Making Mondragon The Growth and Dynamics of the Worker Cooperative Complex Synopsis
Since its founding in 1956 in Spain's Basque region, the Mondragon Corporation has been a touchstone for the international cooperative movement. Its nearly three hundred companies and organizations span areas from finance to education. In its industrial sector Mondragon has had a rich experience over many years in manufacturing products as varied as furniture, kitchen equipment, machine tools, and electronic components and in printing, shipbuilding, and metal smelting. Making Mondragon is a groundbreaking look at the history of worker ownership in the Spanish cooperative. First published in 1988, it remains the best source for those looking to glean a rich body of ideas for potential adaptation and implementation elsewhere from Mondragon's long and varied experience. This second edition, published in 1991, takes into account the major structural and strategic changes that were being implemented in 1990 to allow the enterprise to compete successfully in the European common market. Mondragon has created social inventions and developed social structures and social processes that have enabled it to overcome some of the major obstacles faced by other worker cooperatives in the past. William Foote Whyte and Kathleen King Whyte describe the creation and evolution of the Mondragon cooperatives, how they have changed through decades of experience, and how they have struggled to maintain a balance between their social commitments and economic realities. The lessons of Mondragon apply most clearly to worker cooperatives and other employee-owned firms, but also extend to regional development and stimulating and supporting entrepreneurship, whatever the form of ownership.
Making Mondragon The Growth and Dynamics of the Worker Cooperative Complex Press Reviews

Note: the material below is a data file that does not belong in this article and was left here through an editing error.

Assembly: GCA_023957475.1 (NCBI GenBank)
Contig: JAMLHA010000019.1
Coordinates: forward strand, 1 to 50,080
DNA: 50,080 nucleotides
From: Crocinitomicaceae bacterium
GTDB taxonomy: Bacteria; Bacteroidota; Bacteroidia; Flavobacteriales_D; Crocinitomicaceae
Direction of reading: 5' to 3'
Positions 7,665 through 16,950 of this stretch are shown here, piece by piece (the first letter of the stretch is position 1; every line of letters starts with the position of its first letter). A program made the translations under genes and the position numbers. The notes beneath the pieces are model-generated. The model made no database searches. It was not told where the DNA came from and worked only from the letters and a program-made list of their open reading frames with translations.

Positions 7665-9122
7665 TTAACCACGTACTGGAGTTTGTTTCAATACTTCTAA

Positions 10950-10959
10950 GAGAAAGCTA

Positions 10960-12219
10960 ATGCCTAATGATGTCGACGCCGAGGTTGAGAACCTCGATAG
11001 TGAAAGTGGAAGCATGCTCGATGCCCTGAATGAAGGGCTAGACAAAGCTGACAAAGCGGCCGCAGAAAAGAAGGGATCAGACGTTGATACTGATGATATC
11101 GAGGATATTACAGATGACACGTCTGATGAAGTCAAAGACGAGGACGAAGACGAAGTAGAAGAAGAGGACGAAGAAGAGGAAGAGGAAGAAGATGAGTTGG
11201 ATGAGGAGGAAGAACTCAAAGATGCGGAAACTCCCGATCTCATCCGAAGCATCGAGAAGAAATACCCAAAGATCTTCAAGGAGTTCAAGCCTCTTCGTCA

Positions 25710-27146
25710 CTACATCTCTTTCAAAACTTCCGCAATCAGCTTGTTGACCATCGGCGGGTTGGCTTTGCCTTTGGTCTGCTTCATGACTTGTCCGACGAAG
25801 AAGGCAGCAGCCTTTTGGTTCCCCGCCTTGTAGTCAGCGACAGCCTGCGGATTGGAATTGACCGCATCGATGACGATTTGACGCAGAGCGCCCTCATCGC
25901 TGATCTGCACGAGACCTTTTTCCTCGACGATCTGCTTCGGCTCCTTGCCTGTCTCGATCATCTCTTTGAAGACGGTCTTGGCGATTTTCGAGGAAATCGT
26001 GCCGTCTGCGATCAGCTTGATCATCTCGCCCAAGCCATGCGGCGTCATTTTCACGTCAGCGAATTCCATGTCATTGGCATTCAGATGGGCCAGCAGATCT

Mondrag?n has become a name of magic in the history of worker cooperatives and worker ownership. This volume may well become a beacon pointing to the successful expansion of the concept of cooperative employee ownership. It is an extraordinary study of an extraordinary business enterprise. --Irving Bluestone, United Automobile Workers and Wayne State University Making Mondrag?n is a superb organizational study of an unusual social experiment. I recommend it highly for anyone interested in developing alternative economic structures or for those interested in supporting local entrepreneurship and developing flexible, horizontal systems of small businesses. --Journal of the American Planning Association Making Mondrag?n is an extremely well-written, well-organized, and easy-to-read book. For scholars and students interested in industrial democracy, employee ownership, and cooperatives, the book provides detailed explanations, diagrams, tables, and case histories. For cooperatives and employee-owned firms elsewhere the book provides useful insights and the lessons that can be learned from the Mondrag?n experience. --Relations Industrielles William F. Whyte was one of the first American scholars to give serious attention both to employee ownership in the U.S. and to the Mondrag?n worker cooperatives in the Basque region of Spain. . . . In this new book, Whyte and his wife and colleague, Kathleen Whyte, have provided the definitive narrative of the growth of the Mondragon cooperatives. . . . It is a remarkable story, and the Whytes' book provides a detailed description of how the co-ops developed. . . . Using extensive interview data, the Whytes provide a thorough political history. . . . While previous work has focused on the economic performance of Mondrag?n, this volume focuses on how Mondrag?n's leaders shaped the system and coped with challenges to it. It is a history compiled with care and obvious admiration. Anyone interested in the Mondrag?n story needs this book. --Employee Ownership Report Making Mondrag?n should occupy a significant spot on the shelf of all organizational theorists, ethnographers of the workplace, and social scientists of administration. Once again, William Foote Whyte . . . forges new ground and cements his place as one of the premier analysts and qualitative methodologists of American social science. In a career marked by distinction, this book is no exception. --Administrative Science Quarterly This well-researched study should be read by anyone with an interest in worker cooperatives, community economic development, and work redesign programs. --Contemporary Sociology We have in this book not only lessons and prescriptions for organizational practice, but also the first step into a new academic discipline--social anthropology of advanced organizations. --Organization Studies This important work deserves attention both from those with a special interest in cooperatives and from organizational sociologists in general. --American Journal of Sociology